Police chiefs would have specific powers over any visiting officers. For instance, if an armed subject is barricaded in Ocean View, all assisting officers would fall under the OVPD’s supervision and chain of command. But each officer ultimately responds to his or her own chief.

“However, I, as the chief, can say, ‘No. South Bethany. Leave and come back. We’re not going to get involved in that,” said Lovins.

Each town would handle its own investigations. But officers would have to attend any court appearances required for the traffic tickets or arrests they initiate.

Lovins said he didn’t anticipate the officers needing to learn each other’s town ordinances. Most life-threatening violations are already covered in state code. So “if it’s a town ordinance or violation, it probably wouldn’t be life-threatening violation,” he said.

The Bethany Beach Police Department has not been part of the discussion.

However, in an emergency, the nearest police officers will always respond, regardless of agency, according to a longstanding mutual aid agreement. For instance, a violent scene in Fenwick could draw officers from Selbyville, South Bethany and Bethany Beach, as well as the Delaware State Police.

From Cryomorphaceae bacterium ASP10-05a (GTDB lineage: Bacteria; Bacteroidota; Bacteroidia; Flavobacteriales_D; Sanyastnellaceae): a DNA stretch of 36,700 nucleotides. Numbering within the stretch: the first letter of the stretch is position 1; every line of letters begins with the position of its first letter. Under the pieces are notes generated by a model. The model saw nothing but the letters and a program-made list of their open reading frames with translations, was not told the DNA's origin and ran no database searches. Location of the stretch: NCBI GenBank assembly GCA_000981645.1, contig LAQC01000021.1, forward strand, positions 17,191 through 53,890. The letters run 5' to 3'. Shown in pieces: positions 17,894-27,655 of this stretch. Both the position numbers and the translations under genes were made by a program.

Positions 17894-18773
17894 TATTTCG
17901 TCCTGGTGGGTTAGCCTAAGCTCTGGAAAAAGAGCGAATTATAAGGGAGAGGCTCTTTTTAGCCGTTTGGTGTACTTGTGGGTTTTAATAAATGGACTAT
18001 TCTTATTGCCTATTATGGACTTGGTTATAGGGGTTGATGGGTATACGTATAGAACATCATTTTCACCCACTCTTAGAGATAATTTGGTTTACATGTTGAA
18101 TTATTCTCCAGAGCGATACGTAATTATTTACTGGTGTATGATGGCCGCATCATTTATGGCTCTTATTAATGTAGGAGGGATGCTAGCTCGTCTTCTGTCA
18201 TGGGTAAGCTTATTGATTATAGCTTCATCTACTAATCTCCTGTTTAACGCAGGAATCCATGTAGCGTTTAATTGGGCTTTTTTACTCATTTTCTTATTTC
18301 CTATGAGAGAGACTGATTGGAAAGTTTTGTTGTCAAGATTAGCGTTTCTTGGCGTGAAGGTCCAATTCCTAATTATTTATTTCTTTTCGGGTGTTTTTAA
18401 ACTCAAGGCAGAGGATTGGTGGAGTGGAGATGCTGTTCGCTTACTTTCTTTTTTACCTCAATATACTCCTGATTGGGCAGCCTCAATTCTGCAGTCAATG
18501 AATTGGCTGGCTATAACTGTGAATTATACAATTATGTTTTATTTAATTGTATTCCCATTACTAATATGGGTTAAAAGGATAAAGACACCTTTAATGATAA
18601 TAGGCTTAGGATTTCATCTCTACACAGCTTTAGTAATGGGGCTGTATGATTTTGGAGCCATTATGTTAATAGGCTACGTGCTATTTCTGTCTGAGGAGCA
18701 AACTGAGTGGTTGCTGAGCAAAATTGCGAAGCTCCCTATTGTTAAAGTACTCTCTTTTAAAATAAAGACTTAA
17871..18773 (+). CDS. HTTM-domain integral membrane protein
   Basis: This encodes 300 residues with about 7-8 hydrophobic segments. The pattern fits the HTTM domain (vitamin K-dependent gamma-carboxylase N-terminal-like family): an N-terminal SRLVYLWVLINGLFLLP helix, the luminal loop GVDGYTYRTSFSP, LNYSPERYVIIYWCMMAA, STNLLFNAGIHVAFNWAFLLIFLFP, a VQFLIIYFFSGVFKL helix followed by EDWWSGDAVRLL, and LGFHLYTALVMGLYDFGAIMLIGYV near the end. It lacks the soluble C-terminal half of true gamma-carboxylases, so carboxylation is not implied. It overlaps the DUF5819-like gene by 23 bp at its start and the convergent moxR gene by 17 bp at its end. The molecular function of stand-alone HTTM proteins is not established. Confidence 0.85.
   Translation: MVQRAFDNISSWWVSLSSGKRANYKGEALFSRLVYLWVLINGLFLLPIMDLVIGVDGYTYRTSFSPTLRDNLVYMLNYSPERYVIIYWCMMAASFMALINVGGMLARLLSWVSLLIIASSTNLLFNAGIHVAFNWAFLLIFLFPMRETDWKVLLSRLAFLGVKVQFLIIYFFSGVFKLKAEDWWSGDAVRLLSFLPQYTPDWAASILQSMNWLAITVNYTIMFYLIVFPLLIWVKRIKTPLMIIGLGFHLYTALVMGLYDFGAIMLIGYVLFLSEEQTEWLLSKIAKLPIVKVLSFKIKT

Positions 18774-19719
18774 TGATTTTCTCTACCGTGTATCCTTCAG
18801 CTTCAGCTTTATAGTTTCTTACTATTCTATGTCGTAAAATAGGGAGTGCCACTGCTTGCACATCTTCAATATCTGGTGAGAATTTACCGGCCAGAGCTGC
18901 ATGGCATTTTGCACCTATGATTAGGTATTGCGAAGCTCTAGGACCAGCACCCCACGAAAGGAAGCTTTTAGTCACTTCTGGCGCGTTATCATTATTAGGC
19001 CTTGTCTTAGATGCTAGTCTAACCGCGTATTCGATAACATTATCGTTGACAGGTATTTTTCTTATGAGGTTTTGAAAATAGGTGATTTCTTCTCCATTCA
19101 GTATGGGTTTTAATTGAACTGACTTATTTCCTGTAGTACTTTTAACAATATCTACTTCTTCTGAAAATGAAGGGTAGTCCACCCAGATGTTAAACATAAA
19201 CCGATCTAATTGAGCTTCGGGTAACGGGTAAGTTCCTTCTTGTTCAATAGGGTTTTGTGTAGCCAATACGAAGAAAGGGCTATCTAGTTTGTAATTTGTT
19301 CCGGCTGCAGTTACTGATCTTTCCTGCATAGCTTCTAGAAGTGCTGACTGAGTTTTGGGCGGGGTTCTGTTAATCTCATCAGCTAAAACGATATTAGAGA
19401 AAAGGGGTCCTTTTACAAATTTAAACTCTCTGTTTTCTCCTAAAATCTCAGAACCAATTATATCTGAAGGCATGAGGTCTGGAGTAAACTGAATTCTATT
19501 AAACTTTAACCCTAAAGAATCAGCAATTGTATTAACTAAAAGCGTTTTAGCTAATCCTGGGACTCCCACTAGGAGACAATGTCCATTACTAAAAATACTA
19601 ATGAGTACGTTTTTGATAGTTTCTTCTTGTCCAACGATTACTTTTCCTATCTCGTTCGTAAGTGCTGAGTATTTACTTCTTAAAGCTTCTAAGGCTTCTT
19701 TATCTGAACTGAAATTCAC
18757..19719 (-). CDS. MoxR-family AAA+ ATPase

If a prowler is rattling around somebody’s house at 3 a.m., SUSCOM will still dispatch the nearest police officer. But maybe, under the new system, a visiting officer would have already noticed that suspicious person on the street.

Saxton said he sees “nothing but an upside. … All three chiefs really want to do it,” and the mayors have also been part of the discussion.

The agreement is not complete yet. Ocean View initiated the idea, so their attorneys drew up a draft, which the other town solicitors are now reviewing. After details are ironed out, the MOU must be approved by all three town councils. The South Bethany Town Council has unanimously supported the concept.

Fenwick Island Mayor Eugene Langan said that town will probably sign on to the mutual aid agreement, but that for now “it’s still in the discussion phase.”

“What we want to do is help each other out,” Langan said. For the county’s eastern portion, Langan said, “There’s not a lot of state police coverage,” making it more important for the municipal police departments to work together.

The issue has not gone before the Fenwick Island Town Council yet, Langan said, adding that that step is probably a couple months away.

“We go all the way to Williamsville,” well to the west of Fenwick Island, to answer calls, Langan said of the FIPD. With a mutual aid agreement, other departments could more easily step in while their counterparts are outside their municipality answering a call.

“I don’t see any downside” to a mutual aid agreement, Langan said.

If it doesn’t work out, the chiefs could abandon the idea after a few months. If it does work, the town councils can still review and renew the agreement every year.

 

By Laura Walter, Kerin Magill and Susan Canfora
Staff Reporters